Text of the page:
I went from being a lost deer in the enchanted forests of Central Texas, across the border to a militarized drug war zone, the mountains of Nuevo Leon, and a concrete jungle that was once #1 on the list of dirtiest cities on the continent.  I had grown up Texan with no family ties to Mexico, so I didn’t feel like I was returning to a motherland – I felt like I was leaving mine behind.  Inside my home, I left one cage and walked right into another.  Add machismo to the pain of white supremacist patriarchy and you have a deadly concoction that takes apart body, mind, and spirit on both sides of the border in English, Spanish, and the spaces in between.  There is nothing like the pain of a stab that occurs from within.

I eventually found myself barefoot on the earth of a park on a hill we began to visit, crying more often than not as the kids got to play.  Somewhere in the midst of the sadness I began to notice ayoyote trees growing.  Sage, cedar, and copal trees began to present themselves.  As the months went by, seemingly illogical dreams and nightmares of old turned into sacred visions.  The kids and I planted ourselves into a danza circle and continue our prayer walk in search of answers, in search of healing.  I began to make medicine out of venom.  I began producing art and music, and bridges to my folks back home.

It turns out it was not a hill we landed on, it was a buried temple – a temple with a herstory too powerful to keep to myself, one that connects womyn hundreds of years and borders apart with a millennial ceremonial site that honors the cosmos, the water, and the sacred feminine.

El Cerro de la Reina is a buried teocalli (temple) that crowns the town of Tonallan, birthplace of the sun.  Geothermal (earth) and sky, sweet and salt waters combine inside a natural belly-button-shaped rock structure of millennial ceremony and astronomical observation.  The highest orders of Nahuales, priests/esses, and warriors from across the continent would come to this temple for study and ceremony.  Its Nahuatl name is Xictepetl (“mountain of the belly button”) and it is said to be a place of time travel.

When the peoples descended from Aztlan, they arrived here and held the first New Fire ceremony nearby, before they arrived to Tula and Tenochtitlan.  In 2016, we welcomed the Peace and Dignity Journeys here.  In 2017, we will gather with elders from many nations to pray for the sacred feminine at this sacred site, which is pregnant with conocimiento and ready to give birth/dar luz.

And now I, standing in prayer with my heart bleeding upon this place, answer the cosmic call to restore my own sacred feminine, to document my herstory, and untangle this umbilical cord as I labor to birth and release my book, Cihualpilli, into the cosmos.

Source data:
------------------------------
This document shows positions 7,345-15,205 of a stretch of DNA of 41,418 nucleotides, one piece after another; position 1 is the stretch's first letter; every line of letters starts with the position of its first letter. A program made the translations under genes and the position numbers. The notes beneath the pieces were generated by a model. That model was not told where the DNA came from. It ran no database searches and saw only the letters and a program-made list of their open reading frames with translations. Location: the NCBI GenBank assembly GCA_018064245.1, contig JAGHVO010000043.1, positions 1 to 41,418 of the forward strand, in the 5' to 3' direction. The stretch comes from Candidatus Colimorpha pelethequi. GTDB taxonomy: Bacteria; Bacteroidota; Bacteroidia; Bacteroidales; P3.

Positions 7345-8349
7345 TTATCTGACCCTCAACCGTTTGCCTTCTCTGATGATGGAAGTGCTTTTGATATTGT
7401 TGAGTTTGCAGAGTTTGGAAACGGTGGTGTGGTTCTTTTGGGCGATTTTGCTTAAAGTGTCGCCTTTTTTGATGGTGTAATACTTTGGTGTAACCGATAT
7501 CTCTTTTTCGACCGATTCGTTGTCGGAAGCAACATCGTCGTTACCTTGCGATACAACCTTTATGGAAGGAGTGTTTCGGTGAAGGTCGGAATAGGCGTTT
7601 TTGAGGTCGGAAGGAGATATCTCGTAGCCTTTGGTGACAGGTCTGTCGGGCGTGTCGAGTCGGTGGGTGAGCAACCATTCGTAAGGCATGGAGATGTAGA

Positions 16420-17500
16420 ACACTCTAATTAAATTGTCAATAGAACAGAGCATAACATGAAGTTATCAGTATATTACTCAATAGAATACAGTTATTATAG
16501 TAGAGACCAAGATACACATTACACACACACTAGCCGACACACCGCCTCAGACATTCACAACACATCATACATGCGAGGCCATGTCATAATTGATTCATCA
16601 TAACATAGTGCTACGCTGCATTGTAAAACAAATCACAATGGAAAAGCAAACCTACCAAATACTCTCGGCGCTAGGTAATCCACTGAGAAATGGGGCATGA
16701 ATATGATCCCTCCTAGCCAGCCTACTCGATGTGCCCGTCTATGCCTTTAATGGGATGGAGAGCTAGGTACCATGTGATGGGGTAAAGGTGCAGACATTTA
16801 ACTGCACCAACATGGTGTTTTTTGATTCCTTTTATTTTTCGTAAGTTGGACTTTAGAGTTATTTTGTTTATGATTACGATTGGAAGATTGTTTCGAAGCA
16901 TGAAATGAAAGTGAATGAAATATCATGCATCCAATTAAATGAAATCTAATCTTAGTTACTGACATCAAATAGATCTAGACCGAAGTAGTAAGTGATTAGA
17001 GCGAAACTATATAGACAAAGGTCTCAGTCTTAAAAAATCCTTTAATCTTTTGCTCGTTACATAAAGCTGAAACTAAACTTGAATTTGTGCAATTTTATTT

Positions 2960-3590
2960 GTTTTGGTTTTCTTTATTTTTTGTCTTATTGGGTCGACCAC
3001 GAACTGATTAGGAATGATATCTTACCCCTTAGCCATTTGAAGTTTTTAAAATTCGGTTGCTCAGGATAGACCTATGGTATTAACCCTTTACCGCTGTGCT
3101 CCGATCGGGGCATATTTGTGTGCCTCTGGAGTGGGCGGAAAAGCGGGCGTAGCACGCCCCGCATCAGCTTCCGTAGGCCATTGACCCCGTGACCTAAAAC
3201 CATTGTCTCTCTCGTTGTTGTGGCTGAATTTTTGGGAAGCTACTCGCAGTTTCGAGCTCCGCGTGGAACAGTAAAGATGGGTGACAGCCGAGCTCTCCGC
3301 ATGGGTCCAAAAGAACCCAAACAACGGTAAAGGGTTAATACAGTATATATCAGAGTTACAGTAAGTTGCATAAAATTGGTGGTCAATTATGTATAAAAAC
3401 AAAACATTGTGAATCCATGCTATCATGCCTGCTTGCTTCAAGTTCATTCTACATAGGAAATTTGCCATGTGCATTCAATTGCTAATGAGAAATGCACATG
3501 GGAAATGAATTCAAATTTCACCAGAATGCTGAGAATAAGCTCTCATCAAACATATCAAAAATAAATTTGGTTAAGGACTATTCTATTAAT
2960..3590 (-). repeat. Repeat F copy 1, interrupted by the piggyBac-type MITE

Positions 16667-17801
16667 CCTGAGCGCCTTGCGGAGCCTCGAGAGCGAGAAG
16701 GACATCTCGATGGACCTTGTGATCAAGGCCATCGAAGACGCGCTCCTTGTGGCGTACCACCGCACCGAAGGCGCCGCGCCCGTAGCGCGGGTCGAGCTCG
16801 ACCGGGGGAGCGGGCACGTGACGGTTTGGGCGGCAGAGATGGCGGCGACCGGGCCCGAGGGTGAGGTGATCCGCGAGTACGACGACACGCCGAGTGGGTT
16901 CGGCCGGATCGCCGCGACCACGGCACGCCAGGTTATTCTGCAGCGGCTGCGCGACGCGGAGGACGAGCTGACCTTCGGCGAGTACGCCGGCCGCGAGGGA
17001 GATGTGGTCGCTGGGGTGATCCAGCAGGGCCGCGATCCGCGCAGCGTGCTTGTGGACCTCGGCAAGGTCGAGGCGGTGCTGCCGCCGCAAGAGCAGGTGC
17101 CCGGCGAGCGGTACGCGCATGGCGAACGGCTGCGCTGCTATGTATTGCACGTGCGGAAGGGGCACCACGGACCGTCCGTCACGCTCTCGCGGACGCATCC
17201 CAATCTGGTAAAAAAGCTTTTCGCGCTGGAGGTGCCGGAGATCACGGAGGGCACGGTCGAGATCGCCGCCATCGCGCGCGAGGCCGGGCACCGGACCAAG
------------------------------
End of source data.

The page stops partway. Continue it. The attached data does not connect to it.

These stories can no longer remain buried.  Help me unearth them and bring them to life.

Write yourself into this herstory >>> NOW <<< by sponsoring Cihualpilli

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About the author

Iris Rodriguez is a digital strategist, multimedia producer, author, musical artist, healer, and poet from San Antonio, Texas. Since 2002 her projects have addressed issues such as environmental racism/justice, family detention, decolonization, cultural arts, guerrilla media, womynism, and public archives. She is the founder of Xica Media, a Xicana-powered network of six independent multimedia channels reaching over 120 countries in three languages.

She is a graduate of the (former) Center for Mexican American Studies at the University of Texas at Austin. She is also a graduate of the Racial Justice Communications course by the Praxis Project (National Labor College, Washington, D.C.) as well as the Inter-University Program for Latino Research (George Washington University, Washington, D.C.) In 2009 she was awarded the Cesar E. Chavez “Si Se Puede” Award by People Organized in Defense of Earth and her Resources (PODER.) In 2015 one of her collaborations, Visions From The Inside, went on display at the United Nations in Geneva for one week.

Objectives

  1. Disinfect the toxic legacies of colonialism, colonization, white supremacy, patriarchy, and machismo;
  2. Document, digitize, and disseminate a series of indigenous Tejanx/ MeXicanx oral herstories, which have never-before been shared;
  3. Own my story; and
  4. Create positive community work that also provides for me and my children.

Published by Xica Nation Press / Part of the Xicana Chronicles series